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    #1

    It holds with me

    What does this expression mean in this context:

    Matt: I'm so crazy about you I don't know what I'm doing.
    Billie: Oh, it holds with me, Matt

    (Taken from an old movie of the fifties, it's a scene with two lovers huggging each other)

    Does it mean something similar to "the same goes for me" or "for me it's the same"?
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    #2

    Re: It holds with me

    It's not a familiar phrase to me. Without further context I would probably reach the same conclusion as you did. I'm not able to play the mp3 file so I am assuming that you heard it correctly.
    Remember - if you don't use correct capitalisation, punctuation and spacing, anything you write will be incorrect.

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    #3

    Re: It holds with me

    Unless Billie has a foreign accent, I'm pretty sure she isn't saying "it holds with me." I've listened repeatedly and have not been able to figure it out.
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    #4

    Re: It holds with me

    As far as I know, the actress doesn't have a foreign accent. She was born and raised in New York City. The rest of her dialogues is clear, in spite of her husky voice.

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    #5

    Re: It holds with me

    What's the name of the movie?

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    #6

    Re: It holds with me

    Quote Originally Posted by gamboler View Post
    As far as I know, the actress doesn't have a foreign accent. She was born and raised in New York City. The rest of her dialogues is clear, in spite of her husky voice.
    I was thinking of the character, not the actress. But if the character is American, I'm at a loss to understand the clip. Can you put up a somewhat longer clip to establish the context a bit?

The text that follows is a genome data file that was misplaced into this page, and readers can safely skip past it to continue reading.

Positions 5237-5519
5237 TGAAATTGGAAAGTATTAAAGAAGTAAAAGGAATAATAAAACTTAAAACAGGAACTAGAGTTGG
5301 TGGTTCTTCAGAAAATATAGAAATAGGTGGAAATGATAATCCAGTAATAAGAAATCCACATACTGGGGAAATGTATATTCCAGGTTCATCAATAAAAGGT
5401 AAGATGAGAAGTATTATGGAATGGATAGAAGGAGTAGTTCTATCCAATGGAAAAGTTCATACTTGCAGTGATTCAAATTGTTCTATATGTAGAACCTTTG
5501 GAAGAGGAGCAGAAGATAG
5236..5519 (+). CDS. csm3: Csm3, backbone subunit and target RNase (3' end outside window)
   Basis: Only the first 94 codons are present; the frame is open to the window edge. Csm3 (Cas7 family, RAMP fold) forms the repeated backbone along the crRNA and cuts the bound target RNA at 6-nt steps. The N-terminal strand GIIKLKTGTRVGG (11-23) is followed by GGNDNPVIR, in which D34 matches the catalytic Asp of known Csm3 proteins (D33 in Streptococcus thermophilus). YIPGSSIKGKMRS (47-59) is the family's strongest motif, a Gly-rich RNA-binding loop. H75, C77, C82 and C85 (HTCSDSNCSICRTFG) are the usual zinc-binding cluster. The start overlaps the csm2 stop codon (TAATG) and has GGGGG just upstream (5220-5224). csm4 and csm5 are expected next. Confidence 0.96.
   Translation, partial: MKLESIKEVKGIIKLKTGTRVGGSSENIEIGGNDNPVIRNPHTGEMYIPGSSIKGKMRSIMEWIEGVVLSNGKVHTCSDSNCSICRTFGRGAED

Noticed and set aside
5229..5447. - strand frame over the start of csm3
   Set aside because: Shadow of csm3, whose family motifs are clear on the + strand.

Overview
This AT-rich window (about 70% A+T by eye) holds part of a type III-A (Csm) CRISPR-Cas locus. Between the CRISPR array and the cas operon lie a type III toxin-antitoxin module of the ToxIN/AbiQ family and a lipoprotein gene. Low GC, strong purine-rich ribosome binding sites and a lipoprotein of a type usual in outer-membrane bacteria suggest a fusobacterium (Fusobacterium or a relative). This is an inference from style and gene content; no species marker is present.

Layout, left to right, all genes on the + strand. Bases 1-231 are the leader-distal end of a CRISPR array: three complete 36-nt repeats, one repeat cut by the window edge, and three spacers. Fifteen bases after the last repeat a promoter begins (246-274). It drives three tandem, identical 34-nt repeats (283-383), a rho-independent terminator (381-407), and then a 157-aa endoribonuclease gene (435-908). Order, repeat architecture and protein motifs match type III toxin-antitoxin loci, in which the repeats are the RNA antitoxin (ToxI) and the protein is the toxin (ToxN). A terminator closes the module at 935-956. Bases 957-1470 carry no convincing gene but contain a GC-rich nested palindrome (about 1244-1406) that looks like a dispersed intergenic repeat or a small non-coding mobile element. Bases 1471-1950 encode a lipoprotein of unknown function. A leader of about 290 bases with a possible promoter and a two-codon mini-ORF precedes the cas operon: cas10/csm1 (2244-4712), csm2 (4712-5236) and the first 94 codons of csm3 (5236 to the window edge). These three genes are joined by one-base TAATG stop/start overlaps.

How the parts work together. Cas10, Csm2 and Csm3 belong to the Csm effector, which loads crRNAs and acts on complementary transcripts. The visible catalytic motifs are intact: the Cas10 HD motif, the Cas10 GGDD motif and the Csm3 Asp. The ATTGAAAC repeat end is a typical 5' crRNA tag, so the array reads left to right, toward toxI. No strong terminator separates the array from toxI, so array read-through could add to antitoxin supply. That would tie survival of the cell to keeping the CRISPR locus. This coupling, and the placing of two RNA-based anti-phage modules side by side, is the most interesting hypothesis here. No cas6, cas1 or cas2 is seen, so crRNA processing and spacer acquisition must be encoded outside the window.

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    #7

    Re: It holds with me

    I've managed to listen to it several times now. I'm afraid I cannot make out what she's saying at all. What's the title of the film?
    Remember - if you don't use correct capitalisation, punctuation and spacing, anything you write will be incorrect.

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    #8

    Re: It holds with me

    You won't find the script on the Internet. Moreover, the film doesn't have subtitles in any language and it hasn't been released on DVD or BluRay, it's just a TV broadcast. I searched all of that before posting my question. All the context I can give you is that after this short dialogue, she kisses him passionately and the scene ends. The character is supposedly from Chicago, no foreign accents involved. Could it be what she says "Oh, that thought's with me, Matt"? ("that thought is with me" meaning "I think the same about you"). Would it be good grammar?

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    #9

    Re: It holds with me

    "Oh, that thought's with me" doesn't make sense.

    I hear "Oh, the tote's with me, Matt." Since that makes no sense, she must be saying something else that I can't guess. If you put up a longer clip that begins a minute or so before this bit, maybe the context will clarify the line.

    Does the film establish the character's ethnicity? In films of the forties and fifties, Japanese-American, Irish-American and Jewish-American characters, for example, were sometimes played with somewhat different accents.
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    #10

    Re: It holds with me

    Thanks, GoesStation. I don't know why you said that the expression "that thought is with me" doesn't make sense. I googled it and I obtained 522,000 results. You can easily check it. "It holds with me" on its own has 76,400 results. Notwithstanding, as you asked me to add some more of the previous dialogue between Billie and Matt, here it is. They are the lines they say before the ones quoted in my question. As I told you, the scene ends after the kiss. None of the characters are Japanese-American, Irish-American, etc. All of them are 100% American.
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